NHGRI-led researchers suggest glutamate signaling pathway could represent new target for skin cancer therapeutics.
A whole-exome sequencing project has generated what researchers claim is the most comprehensive map of genetic alterations in melanoma assembled to date. The project, carried out by a National Human Genome Research Institute (NHGRI)-led team, found that the majority of melanoma tumors analyzed had alterations in glutamate signaling pathway genes, suggesting that this pathway could represent an important target for the development of therapeutics.
Most significantly, the study found that some 33% of melanoma samples had mutations in a newly identified glutamate receptor subunit gene, GRIN2A. In addition, 4% of tumor samples analyzed sported an identical mutation in the TRRAP gene. The results are published in Nature Genetics in a paper titled “Exome sequencing identifies GRIN2A as frequently mutated in melanoma.”
Approximately 69,000 individuals were diagnosed with invasive melanoma in the U.S. in 2010, and there were about 8,700 deaths from the disease the same year, report senior author Yardena Samuels, Ph.D., at the Cancer Genetics Branch of the NHGRI’s intramural research division, and colleagues. Moreover, while whole-genome analysis of a single melanoma has been completed and other studies have linked the disease with mutations in genes such as BRAF, cKit, and ERBB4, no comprehensive analysis of this tumor type has yet been performed.
To further mine the genetic basis of melanoma and home in on true disease-related genes, the researchers carried out whole-exome sequencing of 14 metastatic melamona tumor DNAs from untreated individuals and matched normal controls. The resequencing project was carried out at the NIH Intramural Sequencing Center.
The analysis involved a number of steps to eliminate germline mutations and try to ensure only potentially tumor-specific somatic mutations were included in their final count. One step involved eliminating inherited alterations already annotated in dbSNP and the 1,000 Genomes Project.
A number of techniques were then applied to identify true mutations from all the sequence alterations identified. The researchers claim these refinements removed about 18% of the genetic alterations and provided a 97.9% coverage rate, a 2.4% false-negative rate, and a sensitivity of 81%. In further analytical steps the researchers pinpointed which of the somatic mutations were likely to be true ‘driver’ mutations that played a role in melanoma neoplasia and which were functionally inert ‘passenger’ mutations.
Of 86 genetic changes that appeared to be somatically mutated at higher frequencies in melanomas, 16 genes, including BRAF, were characterized as melanoma drivers. Significantly, a gene known as GRIN2A, which is located on chromosome 16p13.2, was found to be mutated in 33% of the original tumor sample set and in 25% of a larger set of melanoma samples. GRIN2A encodes a glutamate (N-methyl-(D)-aspartic acid (NMDA)) receptor subunit, and there is some indication that this gene acts as a tumor suppressor, Dr. Samuels notes.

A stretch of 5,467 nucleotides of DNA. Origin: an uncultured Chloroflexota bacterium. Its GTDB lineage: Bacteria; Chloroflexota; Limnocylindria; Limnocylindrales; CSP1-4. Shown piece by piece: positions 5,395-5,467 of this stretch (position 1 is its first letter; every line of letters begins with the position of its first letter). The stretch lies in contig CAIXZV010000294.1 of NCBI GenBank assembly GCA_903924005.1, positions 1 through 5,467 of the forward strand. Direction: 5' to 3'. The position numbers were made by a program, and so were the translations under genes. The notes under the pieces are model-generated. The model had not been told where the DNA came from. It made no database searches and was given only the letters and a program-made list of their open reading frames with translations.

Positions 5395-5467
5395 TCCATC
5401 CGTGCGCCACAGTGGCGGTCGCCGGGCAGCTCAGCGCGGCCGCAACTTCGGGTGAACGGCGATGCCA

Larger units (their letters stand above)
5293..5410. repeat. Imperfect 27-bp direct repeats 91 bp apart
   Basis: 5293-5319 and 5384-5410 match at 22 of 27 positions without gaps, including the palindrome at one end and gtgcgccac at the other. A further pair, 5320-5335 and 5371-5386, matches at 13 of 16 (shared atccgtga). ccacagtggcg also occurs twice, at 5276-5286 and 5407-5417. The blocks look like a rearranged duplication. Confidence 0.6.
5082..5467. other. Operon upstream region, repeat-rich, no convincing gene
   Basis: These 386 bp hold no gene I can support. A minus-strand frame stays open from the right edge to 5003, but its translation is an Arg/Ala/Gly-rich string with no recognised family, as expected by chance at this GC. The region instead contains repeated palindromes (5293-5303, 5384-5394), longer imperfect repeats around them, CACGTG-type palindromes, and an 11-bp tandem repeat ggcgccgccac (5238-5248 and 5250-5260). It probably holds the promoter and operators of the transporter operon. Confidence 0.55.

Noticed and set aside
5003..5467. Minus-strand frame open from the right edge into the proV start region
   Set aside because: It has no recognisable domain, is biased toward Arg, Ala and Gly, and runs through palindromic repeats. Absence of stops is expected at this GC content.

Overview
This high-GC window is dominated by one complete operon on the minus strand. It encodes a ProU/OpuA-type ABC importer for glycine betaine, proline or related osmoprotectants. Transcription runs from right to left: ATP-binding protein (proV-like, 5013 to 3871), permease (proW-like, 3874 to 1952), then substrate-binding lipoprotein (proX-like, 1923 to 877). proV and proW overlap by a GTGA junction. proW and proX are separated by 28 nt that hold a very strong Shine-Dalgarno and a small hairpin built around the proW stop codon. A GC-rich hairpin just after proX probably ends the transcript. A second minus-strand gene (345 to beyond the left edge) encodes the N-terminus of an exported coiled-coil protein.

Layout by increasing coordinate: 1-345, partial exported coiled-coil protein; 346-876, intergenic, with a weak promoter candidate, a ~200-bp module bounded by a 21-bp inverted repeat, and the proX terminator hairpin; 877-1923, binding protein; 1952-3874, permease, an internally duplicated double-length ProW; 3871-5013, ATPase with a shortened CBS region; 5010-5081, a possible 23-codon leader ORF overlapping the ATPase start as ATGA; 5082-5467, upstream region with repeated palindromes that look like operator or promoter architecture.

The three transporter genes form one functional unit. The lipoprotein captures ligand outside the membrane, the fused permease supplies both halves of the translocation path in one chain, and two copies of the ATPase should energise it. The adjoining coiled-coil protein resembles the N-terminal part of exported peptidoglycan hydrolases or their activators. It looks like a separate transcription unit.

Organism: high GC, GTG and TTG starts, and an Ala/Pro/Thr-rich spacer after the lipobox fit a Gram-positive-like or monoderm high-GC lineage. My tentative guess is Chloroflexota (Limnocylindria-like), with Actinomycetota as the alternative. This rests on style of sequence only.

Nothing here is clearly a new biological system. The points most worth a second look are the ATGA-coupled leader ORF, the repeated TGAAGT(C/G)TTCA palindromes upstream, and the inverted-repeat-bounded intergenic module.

“The mechanism by which mutations in GRIN2A have a tumorigenic effect is unclear; however, their frequency strongly suggests that they play a major role in melanoma and are worthy of future investigation,” the authors write.
In addition to BRAF, the researchers identified nine more genes that harbored a recurrent, or hot-spot mutation. Screening hot-spot mutations that occurred in different tumors within the initial sample set against an additional 153 melanomas found that an identical mutation in the gene for transformation/transcription domain-associated protein (TRRAP) was present in six separate melanomas. “This was one of the most important discoveries in the study, since we never expected to identify novel not-spot mutations,” Dr. Samuels admits.
“The likelihood for the occurrence of six identical mutations is approximately 5 × 10−20, suggesting that the TRRAP hotspot mutation is important,” the authors write. They suggest the nature, pattern, and functional evaluation of the TRRAP recurrent mutation suggest that the gene does function as a true oncogene. “The positions of the mutations in TRRAP imply that they are likely to be oncogenic, as we observed no truncating mutations, and 100% of the alterations occurred in one location. Subsequent sequence analysis of all coding exons of TRRAP in 25 additional melanomas revealed no additional nonsynonymous alterations.”
Interestingly, knocking out TRRAP in cell lines had minimal effect on the survival of cells expressing the wild-type gene but substantially increased the apoptosis rates of melanoma lines carrying mutant TRRAP gene. This confirms the putative role of mutant TRRAP cancer cell survival. “Thus, mutant TRRAP is essential for melanoma cell survival, which is consistent with previous results showing that TRRAP knockout mice are embryonic lethal,” the researchers note.
The approach to genetic analysis used for the study also provided the researchers with an opportunity to look for new gene pathways involved in melanoma These results highlighted the glutamate signaling pathway as highly significant. Interestingly, in addition to GRIN2A, another highly mutated gene identified by the genetic analysis was PLCB4, which encodes a downstream protein involved in metabotropic glutamate receptor-related signal transduction.
“Some of our findings have potential therapeutic implications, as glutamate pathway modification has previously been shown to limit tumor growth,” the authors conclude. “Further investigation of this pathway in melanoma as well as development of such inhibitors is warranted.”